Sky News reports Russian claims to have “chased” a British Royal Navy destroyer out of contested Crimean waters, in contrast to claims by Britain that the ship, HMS Defender, was simply “conducting innocent passage through Ukrainian territorial waters in accordance with international law” (June 24, 2021). Britain has played naval defense for years, but the destroyer suggests the nation is not against taking a more aggressive posture.
In reaction to the movement of the British destroyer, the Russian Defense Ministry claims to have fired warning shots and dropped bombs in front of the destroyer—actions the British navy denies. If Russia did indeed fire on or near the British vessel, it would be the first such military encounter between the two nations since 1919 (Economist, June 24, 2021).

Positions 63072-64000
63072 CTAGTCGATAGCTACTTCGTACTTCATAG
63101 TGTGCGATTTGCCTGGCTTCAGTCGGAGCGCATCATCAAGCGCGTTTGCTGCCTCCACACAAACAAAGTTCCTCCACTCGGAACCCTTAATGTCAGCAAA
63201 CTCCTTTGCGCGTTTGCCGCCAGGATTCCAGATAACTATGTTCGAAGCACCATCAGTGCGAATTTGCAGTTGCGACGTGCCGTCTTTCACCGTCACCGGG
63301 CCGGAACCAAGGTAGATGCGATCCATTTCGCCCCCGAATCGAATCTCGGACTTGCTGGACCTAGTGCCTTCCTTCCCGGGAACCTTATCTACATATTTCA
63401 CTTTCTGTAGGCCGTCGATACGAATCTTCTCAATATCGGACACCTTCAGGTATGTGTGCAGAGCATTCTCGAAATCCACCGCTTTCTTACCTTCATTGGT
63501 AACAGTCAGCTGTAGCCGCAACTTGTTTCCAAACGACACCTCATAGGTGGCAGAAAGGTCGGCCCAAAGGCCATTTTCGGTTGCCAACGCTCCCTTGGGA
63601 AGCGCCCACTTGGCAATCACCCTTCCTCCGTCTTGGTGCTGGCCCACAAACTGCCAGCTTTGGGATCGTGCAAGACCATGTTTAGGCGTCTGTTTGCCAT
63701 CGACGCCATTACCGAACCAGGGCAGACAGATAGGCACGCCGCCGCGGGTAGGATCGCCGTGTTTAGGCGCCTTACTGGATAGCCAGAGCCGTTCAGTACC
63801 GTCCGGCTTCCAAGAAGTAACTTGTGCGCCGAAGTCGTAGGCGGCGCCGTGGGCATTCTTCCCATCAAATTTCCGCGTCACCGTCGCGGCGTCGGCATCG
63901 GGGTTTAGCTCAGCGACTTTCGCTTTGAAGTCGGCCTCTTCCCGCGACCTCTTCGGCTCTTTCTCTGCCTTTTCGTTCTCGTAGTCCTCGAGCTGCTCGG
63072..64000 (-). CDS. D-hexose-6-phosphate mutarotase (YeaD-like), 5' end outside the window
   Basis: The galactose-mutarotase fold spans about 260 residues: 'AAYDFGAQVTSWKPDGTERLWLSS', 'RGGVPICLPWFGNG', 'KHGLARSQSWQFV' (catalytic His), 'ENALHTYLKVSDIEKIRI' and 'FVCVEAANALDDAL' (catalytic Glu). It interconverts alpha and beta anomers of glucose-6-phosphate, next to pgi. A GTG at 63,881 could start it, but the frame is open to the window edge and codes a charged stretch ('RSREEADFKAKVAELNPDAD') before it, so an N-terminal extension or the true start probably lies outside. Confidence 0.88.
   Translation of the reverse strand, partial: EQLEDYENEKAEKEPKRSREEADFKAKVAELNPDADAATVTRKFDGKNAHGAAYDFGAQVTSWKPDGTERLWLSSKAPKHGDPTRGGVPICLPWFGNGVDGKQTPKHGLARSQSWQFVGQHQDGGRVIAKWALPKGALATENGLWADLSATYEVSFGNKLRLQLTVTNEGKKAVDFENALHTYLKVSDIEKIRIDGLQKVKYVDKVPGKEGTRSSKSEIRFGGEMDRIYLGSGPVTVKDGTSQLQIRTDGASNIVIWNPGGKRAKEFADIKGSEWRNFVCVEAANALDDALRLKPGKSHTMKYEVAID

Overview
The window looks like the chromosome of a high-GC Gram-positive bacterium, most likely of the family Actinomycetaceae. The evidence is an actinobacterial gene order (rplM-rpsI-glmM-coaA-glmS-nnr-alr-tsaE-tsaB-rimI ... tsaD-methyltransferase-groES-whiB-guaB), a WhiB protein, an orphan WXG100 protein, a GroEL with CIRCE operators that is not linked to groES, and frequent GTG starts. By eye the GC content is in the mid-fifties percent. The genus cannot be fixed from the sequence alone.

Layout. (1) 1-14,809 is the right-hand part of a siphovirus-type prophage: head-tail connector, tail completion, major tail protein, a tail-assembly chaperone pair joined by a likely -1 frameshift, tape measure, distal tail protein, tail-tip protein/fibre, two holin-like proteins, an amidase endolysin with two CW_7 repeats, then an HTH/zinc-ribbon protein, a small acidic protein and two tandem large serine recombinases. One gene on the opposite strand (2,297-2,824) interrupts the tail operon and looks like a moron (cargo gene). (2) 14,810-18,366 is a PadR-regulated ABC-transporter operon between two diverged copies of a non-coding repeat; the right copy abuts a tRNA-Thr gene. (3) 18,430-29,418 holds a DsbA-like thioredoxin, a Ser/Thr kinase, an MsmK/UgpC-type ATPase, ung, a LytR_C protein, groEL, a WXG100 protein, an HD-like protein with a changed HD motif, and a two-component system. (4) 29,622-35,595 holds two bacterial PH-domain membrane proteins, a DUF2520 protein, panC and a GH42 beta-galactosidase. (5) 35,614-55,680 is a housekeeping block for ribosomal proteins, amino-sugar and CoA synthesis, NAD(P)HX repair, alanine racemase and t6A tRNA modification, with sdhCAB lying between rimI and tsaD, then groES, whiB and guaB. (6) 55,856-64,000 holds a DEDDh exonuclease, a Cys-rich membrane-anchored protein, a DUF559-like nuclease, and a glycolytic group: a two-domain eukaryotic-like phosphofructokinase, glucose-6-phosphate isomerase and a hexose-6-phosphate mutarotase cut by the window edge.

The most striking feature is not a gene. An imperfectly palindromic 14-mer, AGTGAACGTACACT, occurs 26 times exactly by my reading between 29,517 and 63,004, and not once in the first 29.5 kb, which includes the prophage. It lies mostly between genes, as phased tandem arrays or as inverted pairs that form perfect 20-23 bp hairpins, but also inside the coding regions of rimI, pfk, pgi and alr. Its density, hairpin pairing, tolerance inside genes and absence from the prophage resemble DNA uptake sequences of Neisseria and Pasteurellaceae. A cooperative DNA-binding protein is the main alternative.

Last week, while the French and German heads of state pushed for a public meeting with Vladimir Putin, European Union leadership “adopted a hardline stance toward Russia” (Politico, June 24, 2021). “Rather than floating the idea of a high-level summit meeting, the leaders called on the European Commission and the EU’s foreign policy chief to develop ‘concrete options including conditionalities and leverages’ for further cooperation with Russia in various policy areas.”
As EU nations and Britain continue to push back against Russia, where will this lead? Will it lead to war, or might something else come from further confrontation? To learn more about Russia’s future, be sure to read our insightful article “What’s Ahead for Russia?”